Saillors/cruisers typically have a pretty good handle on power, as their life may depend on it. This thread, though, reminds us that power fails come in boat form, too.
we have 4x125w solar panels fed in pairs to 2 x mppt controllers. > >
Not related to the issue, but an explanation may be in order. Van folk would likely run one big controller, but boats have more shading issues from roof-mounted equipment, masts, etc. Multiple controllers help attenuate the negative effects of partial shading.
...house battery bank of 470 ah (1 x 180ah, 1 x 185ah and 1 x 105ah). Yes I know I should have all the batteries the same but this is not anything to do with the issue I believe. > >
The mismatched batts in parallel are a performance/longevity issue but I agree it’s not the source of the charging problem.
Without knowing anything else, we can guess this setup is underpaneled. 500w:470Ah (1.06:1) is insufficient to charge lead-chemistries by solar alone. If we assume no shade and excellent sun solar-only it would require closer to 700w. Given the shade issues on boats I’d say 1000W. On the other hand, OP has other options and just isn’t leveraging them. Read on.
But for some reason the house bank will not go above 13.1v and then by the morning it is down to 12.1v. > >
The reason is insufficient charging.
Under excellent solar conditions charging 470Ah of lead from 50% takes about 3,320w, or about 8 hours of Full Sun Equivalent assuming there are no loads while charging, no shading, etc.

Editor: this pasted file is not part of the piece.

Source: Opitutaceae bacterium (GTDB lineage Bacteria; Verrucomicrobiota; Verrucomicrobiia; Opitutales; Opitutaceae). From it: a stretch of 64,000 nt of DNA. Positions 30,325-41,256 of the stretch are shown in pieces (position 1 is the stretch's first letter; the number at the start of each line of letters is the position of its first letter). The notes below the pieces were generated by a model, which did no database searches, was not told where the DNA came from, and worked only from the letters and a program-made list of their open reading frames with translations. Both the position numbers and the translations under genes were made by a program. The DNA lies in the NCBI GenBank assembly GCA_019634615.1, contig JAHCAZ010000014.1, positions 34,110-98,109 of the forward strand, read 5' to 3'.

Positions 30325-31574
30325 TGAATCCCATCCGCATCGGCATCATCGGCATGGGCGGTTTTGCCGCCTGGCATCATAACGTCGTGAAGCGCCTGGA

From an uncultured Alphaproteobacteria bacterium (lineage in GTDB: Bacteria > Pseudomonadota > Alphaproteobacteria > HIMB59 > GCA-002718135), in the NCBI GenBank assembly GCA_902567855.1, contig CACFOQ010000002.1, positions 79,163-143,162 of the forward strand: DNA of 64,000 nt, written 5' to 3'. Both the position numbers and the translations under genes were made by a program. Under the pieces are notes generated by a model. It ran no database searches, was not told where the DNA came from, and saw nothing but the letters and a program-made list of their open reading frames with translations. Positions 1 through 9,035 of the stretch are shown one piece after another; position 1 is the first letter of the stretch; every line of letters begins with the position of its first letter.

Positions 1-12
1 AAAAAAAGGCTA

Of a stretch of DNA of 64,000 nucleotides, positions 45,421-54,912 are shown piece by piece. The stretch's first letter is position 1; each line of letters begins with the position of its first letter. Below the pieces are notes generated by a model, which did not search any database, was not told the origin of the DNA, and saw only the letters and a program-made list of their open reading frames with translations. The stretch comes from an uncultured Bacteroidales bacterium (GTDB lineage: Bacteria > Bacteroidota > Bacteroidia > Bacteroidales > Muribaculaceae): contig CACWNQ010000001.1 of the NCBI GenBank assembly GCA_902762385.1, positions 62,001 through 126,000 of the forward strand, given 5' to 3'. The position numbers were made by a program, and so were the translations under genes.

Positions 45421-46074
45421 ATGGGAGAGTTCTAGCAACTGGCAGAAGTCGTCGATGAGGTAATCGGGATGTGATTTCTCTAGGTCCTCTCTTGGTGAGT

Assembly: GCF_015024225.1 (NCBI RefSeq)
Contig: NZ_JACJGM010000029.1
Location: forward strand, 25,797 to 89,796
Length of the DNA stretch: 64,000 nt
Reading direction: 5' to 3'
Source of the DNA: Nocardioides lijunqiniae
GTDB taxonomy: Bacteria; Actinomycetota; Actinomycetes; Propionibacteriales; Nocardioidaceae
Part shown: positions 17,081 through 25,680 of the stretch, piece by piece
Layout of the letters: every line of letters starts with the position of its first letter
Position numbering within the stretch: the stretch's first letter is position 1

So, is it because the batteries are always drawing a load they will not go to float? > >
Reminder: dropping to Float stage is no guarantee the bank is charged. The controller may have just timed out.
On shore power the batteries get to float as that is with a 30a charger... We have the generator to use if needs be but would rather not depend on that as thought 500w solar would be more than enough for our usage. > >
There is an uncouth saying about “wish in one hand and sh*t in the other” that applies here. Power configurations don’t care what our hopes and dreams are. They care about chemistry and electrons.
500w of solar-only charging is not enough. Crank up the genny each morning. Every hour of generator charging reduces the lift required of the solar. Just getting the bank to Absorption voltage on genny power reduces solar workload by at least 60%, which means we are now talking about 3 hours of FSE instead of 8 – much more workable. Note: power “cruisers”
Excellent input from one participant: “you probably need to run the gen in the morning for a couple hours each day… upgrading or changing the bank does not solve this issue. you are using more then you are charging.”
bits and bobs
OP is in a sailboat like this, which is why s/he has a generator. Motor yachts (“cruisers”) typically use DC-DC chargers since the engines run for hours while they “cruise” around. OP’s reluctance to run the genny is more understandable if they are frequently running on wind power.
Sailboats sometimes have hydrogenerators which turn the normal hydroelectric paradigm on its head. Normally the water flows past the hydrogenerator. Here the hydro-gen flows through the water: the hydro unit is lowered into the water and the craft’s movement makes the impeller spin and make power. “5 knots of boat speed will produce around 130W… at 7.5 knots of boat speed, the Watt & Sea produces around 300W, and at 9 knots it cranks out north of 500W”. That’s a cool idea and I wish I’d thought of it. As with most marine stuff, it is $$$; the 300w model is about $4000.